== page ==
24. How to decide the first gift for creating a list and how do I get it created? I am starting and have thought “creating wealth” as my niche.

  25. Nate Johnson :

    Great post Neil!

    As always loads of great info here! I think my biggest takeaway, or thing that has me excited to try was asking a question aimed at a certain segment of the audience. I can see how that would increase peoples likelihood of responding… In fact I think I’ve fallen victim to this tactic myself. 😉

    Really good stuff!

    Personally I have had great success (on par with your leadmagnet download) example by automating emails based on certain page views. (Looked at a page about X, send them a bunch of free value about X).

    Powerful stuff Neil,

    Nate Johnson

  26. Tania Ryseck :

    Thanks for the great advice. Biggest takeaway is to speak like a normal person and not so formally!

  27. I’ve found that writing to that one person and being personable goes a long way. When people realize it’s a personal email from a real human being written to just them, they are more likely to drop their guard and not be so defensive.

    We’re all so desensitized to email due to how much we get and how much of it can be crap/spam. Breaking through that defense can seem impossible but it all starts with simply being personable.

  28. Neil – question regarding Step 6…

    Regarding email body content, how short is short? 150-200 words in the email body falls in between, or can be considered okay or too long?

    Here, am not talking about a drip campaign, but cold emails i.e. Emails sent to a cold list, requesting a time slot to set up a demo or set up a call to discuss how my product can solve their problem… Basically a cold hard sales email.

    Perhaps difficult to answer, but my gut says short emails are good, but then I start wondering – do short cold sales email build the connect? What about having a conversation, by email?

    • Anupam, I definitely think you should test it out. Depending on your niche there may be some variables that necessitate shorter copy.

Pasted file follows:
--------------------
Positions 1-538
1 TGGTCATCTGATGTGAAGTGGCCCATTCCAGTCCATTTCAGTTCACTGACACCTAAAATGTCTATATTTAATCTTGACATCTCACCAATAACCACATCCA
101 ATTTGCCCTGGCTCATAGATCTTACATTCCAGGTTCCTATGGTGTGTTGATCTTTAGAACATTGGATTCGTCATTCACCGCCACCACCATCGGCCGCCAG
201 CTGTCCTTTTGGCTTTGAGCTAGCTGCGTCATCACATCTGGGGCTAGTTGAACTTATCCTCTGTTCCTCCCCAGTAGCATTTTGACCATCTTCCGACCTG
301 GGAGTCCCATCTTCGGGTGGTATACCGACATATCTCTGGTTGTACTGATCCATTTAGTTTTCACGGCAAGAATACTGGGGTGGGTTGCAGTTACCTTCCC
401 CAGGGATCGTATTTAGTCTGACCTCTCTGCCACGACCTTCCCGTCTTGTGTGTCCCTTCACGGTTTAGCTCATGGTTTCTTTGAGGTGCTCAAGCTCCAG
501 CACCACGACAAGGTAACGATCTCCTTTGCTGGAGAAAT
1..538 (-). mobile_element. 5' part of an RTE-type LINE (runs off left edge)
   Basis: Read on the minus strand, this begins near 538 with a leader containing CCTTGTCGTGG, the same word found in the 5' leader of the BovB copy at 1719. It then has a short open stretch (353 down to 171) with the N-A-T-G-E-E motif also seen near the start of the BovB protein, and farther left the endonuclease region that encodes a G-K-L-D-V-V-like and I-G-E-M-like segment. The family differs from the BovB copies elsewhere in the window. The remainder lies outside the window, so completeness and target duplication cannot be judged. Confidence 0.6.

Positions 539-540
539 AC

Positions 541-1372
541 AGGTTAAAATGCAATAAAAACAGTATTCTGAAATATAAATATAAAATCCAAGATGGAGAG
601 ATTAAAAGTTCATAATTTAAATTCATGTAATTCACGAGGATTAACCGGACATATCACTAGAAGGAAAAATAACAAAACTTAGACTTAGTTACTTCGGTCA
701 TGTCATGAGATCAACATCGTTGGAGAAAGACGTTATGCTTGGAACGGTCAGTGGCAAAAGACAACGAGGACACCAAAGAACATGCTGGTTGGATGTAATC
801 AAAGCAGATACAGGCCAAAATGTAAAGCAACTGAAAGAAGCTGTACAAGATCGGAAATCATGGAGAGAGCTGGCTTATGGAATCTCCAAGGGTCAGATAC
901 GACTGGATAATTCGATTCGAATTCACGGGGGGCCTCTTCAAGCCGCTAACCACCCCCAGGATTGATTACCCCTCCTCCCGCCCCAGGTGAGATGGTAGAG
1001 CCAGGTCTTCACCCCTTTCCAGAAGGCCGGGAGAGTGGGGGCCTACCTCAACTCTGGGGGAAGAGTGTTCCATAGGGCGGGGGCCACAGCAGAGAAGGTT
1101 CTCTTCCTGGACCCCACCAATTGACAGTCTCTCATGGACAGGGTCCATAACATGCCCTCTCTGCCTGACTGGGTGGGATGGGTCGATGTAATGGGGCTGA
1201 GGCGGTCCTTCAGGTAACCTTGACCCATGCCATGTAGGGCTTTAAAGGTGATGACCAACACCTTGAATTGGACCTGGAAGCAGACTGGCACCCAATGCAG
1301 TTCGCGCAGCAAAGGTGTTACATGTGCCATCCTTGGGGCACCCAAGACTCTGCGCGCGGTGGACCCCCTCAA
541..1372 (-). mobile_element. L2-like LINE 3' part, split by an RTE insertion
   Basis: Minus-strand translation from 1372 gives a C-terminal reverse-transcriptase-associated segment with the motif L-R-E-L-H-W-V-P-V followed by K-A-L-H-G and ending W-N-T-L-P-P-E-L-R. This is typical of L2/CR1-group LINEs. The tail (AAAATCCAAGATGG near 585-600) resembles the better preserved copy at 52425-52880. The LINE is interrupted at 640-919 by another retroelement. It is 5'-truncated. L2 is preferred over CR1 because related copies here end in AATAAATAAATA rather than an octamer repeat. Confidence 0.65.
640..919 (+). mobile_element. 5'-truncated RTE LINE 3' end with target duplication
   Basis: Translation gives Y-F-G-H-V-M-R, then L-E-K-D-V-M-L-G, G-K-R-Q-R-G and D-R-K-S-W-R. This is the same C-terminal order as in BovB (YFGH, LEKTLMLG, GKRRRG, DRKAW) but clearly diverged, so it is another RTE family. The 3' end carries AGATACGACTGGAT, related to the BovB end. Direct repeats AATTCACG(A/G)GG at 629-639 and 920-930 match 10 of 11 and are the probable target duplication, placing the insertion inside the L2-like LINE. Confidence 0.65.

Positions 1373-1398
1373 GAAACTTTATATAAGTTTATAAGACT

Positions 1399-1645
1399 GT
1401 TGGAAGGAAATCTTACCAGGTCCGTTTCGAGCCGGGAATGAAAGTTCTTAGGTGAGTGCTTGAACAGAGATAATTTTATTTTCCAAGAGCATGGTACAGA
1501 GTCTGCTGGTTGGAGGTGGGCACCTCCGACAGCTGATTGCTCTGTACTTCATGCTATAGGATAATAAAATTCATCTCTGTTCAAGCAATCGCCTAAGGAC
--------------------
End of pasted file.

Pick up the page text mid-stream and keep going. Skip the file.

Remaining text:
29. Thanks for sharing very good article.

  30. Hello Neil.
    Although I regularly read your posts, this is my first ever comment on your blog.
    I’ve finally encouraged to do that 🙂

    This post is like the holy Bible to me regarding that I’ve started building my list just recently.
    Lucky for me that I’ve had time to read it because you discovered too many things I was doing wrong already.

    Looking forward for more great posts from you. Best Regards.

    Bernard Matic

  31. Preston Miller :

    Thank you Neil! Every time I am wondering about a certain topic I swear that you blog about it that same week!

    Blog On!

  32. Too many images get a lower CTR.

    #Awesome tip to know for when I get a large email list.

    Thank you dude, you kick ass.


  33. Nilantha Jayawardhana :

    An awesome post Neil. Thank you very much.

    I use mailchimp as my email marketing solution. The average of open rate is 14.2% and click rate is 2.6%.

    I will try to apply new technique to increase my open rate and click rate.

  34. Marc Rosenkrans :


    This is a fantastic post, with clear, actionable advice and I for one will be referring back to it often!

    Thanks for putting this all together in such an easily digestible format, this will help everyone from the beginner to advanced email marketers.

    Looking forward to using some of these tips with my clients and sharing this article with them also.

    Much appreciated!


  35. Great post as always. Ironic though that I still have not received your lead magnet, even after trying 3 different email addresses over the course of 3 weeks 😀

  36. Cedric Markwatson :

    Neil again you come up with awesome post no no awesome guide. You brilliantly described the importance of Email subscribers. I am a great fan of your writing style and creative thinking. Thanks Neil for educating us.

  37. Vicky Choksi :

    Very in depth article. You have mentioned each and every points that should be considered for successful email marketing campaign.

    God bless!

  38. Thanks for Sharing Nice Articles ..

  39. Hi Neil,

    Great job buddy, I’ll defiantly follow all steps, and I’m going to share the post with my friends so they can also know about great stuff.

  40. Saulo Segurado :

    Great post, Neil. Steps 5 and 7 are a must!

  41. Hi Neli,

    The content that you have provided so far are really good. But what you can advise on someone who needed to have an decent amount of income and just started learning on the niche that they discovered that they love? In order to deliver quality content and build trust, it would definitely take some time to make sure it’s well delivered.

    How did you manage to make some income when you just started created your blog adding value, knowing that it takes some time to establish trust and getting traffic.


    • Wilson, I definitely started off small then scaled up from there. It’s all a process and once you get it down you’re gold.

  42. It’s like you were reading my mind! I have almost 6,000 subscribers and am struggling to be consistent and consistently valuable to them. My main problem: I don’t run a marketing blog! I also offer no services! Do you have any advice for a purely entertainment blog? My only value is (hopefully) laughter and (also hopefully) fun things to share.